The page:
The National Road Safety Remuneration Tribunal has released a draft order (Order) which places substantial obligations on “participants in the supply chain”, a term that will likely encompass major and minor retailers as well as those businesses that rely on the road transport industry for the delivery or movement of goods.
The National Road Safety Remuneration Tribunal, an independent national body responsible for regulating most employment matters within the road transport industry, released the 72-page draft Order after a “a period of extensive consultation with interested parties”. In a statement the Tribunal noted that the Order is still very much in draft form but the intent is to:
“Impose requirements on an employer or hirer of a road transport driver to whom the draft Payments RSRO applies, and on a participant in the supply chain in relation to such a road transport driver.”
While the Order will place obligations on many of the parties involved in the road transport services supply chain the obligations being imposed on parties engaging transport providers are unique and, in certain aspects, the first of their kind. The Order, if finalised, will not only impose legal obligations on parties (such as retailers) who engage transport providers but push the burden of ensuring compliance on to those parties. It is not difficult to predict that the compliance costs will be considerable.
The audit and compliance requirements on supply chain participants set out in the Order include requiring participants in the supply chain (the First Party) to take all reasonable measures to ensure other participants (the Second Party) comply with the Order. Specifically, the First Party, when entering into a contract with the Second Party must include in their contract provisions:
- that are consistent with the Order;
- that require the Second Party to comply with the Order;
- that permit the First Party to conduct an annual audit of the compliance by the Second Party;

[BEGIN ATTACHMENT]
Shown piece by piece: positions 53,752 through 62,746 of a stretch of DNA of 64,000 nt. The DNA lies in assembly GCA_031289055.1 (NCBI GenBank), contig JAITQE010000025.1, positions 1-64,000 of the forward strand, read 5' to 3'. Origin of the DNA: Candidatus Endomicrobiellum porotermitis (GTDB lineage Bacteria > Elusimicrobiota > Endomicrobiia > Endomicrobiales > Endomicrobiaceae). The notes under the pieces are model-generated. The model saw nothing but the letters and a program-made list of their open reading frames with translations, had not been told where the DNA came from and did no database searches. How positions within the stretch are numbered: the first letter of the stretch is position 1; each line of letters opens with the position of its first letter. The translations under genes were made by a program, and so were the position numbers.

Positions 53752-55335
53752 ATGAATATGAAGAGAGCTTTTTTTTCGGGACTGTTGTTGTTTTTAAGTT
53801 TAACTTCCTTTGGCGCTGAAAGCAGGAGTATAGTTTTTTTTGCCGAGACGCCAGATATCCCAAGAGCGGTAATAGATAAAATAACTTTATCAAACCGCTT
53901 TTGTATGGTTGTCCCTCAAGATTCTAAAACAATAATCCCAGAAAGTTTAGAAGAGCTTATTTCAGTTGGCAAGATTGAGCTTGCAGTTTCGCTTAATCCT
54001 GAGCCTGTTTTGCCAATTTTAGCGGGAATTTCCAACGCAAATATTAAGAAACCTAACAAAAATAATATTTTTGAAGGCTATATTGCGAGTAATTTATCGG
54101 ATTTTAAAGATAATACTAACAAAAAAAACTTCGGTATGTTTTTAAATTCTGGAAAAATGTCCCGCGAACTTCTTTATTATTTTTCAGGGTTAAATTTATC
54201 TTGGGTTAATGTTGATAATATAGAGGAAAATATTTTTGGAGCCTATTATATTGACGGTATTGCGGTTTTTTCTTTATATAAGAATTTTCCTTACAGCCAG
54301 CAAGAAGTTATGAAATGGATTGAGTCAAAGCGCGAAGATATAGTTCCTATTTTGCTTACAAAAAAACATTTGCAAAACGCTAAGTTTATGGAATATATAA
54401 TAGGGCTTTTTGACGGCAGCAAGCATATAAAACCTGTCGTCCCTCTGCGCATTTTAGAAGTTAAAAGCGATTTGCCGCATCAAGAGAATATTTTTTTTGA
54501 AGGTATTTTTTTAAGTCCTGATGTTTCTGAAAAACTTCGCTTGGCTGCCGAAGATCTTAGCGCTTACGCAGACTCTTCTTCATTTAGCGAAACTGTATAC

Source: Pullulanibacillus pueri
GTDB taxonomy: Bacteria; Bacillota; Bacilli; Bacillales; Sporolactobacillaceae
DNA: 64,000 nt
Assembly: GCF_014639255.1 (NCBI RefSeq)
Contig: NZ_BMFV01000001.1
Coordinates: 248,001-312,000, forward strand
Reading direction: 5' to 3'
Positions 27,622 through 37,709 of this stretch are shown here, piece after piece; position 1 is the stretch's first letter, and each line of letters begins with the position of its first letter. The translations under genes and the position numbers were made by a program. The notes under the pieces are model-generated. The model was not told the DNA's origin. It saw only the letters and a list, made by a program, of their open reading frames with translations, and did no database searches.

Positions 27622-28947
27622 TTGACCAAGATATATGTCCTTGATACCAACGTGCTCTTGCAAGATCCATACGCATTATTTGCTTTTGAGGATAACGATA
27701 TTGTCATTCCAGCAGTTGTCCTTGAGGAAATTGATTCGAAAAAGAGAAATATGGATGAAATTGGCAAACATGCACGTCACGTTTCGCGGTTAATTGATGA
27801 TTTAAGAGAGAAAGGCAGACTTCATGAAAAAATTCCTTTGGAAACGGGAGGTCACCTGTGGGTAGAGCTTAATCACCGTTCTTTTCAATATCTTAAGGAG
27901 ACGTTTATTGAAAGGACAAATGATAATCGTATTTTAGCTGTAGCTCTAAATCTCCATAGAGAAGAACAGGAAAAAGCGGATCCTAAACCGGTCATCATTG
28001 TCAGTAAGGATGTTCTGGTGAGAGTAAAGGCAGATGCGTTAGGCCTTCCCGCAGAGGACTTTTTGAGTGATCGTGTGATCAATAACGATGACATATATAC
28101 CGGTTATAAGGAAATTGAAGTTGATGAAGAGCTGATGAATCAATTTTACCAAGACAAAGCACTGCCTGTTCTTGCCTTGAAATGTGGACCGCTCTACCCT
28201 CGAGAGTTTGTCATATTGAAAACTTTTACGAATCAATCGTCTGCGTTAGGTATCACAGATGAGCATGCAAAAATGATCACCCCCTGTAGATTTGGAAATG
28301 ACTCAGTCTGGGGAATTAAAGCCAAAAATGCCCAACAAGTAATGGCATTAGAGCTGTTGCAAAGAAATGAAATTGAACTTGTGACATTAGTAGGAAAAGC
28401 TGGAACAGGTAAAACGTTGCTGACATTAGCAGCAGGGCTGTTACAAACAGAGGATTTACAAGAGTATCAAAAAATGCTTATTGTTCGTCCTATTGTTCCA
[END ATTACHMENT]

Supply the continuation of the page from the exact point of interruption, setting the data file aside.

- that require the Second Party to co-operate in theannual audit.
There are also obligations on the First Party to conduct annual audits of the Second Party where the transport contract will continue indefinitely or for more than 30 days (collectively) in any year. The practical effect of this is that a retailer will have an annual obligation to audit the transport providers that it engages to check that the transport provider is paying its drivers properly.
Further, if the First Party becomes aware or has a reasonable belief that the Second Party is not complying with the requirements of the Order it must take it upon themselves to:
- provide the second party with written notice of the non-compliance, the nature of the non-compliance and the steps required to rectify the non-compliance; and
- notify relevant regulatory bodies of the alleged non-compliance by the second party with the requirements of this Order.
In other words, the First Party (e.g. a retailer) is obliged to ensure compliance between the Second Party and its employees (e.g. the drivers) and to take action when it suspects non-compliance.
This is an onerous responsibility. It requires a party to regulate a relationship it is not actually a party to and imposes penalties for a failure to comply. A breach of the Order will result in a civil penalty of up to $54,000 for a corporation and $10,800 for an individual.
Does the Order go too far? It appears that the job of policing compliance is being pushed onto those who use transport services, but at what cost?
The Order is still in draft form and the Tribunal is taking any submissions on its content and effect up to 23 September 2015. A copy of the Order can be found here.
If your business is involved in the transport industry or you are a retailer or business that engages transport providers we would strongly recommend that you take the time to consider the obligations set out in the Order and lodge your submissions.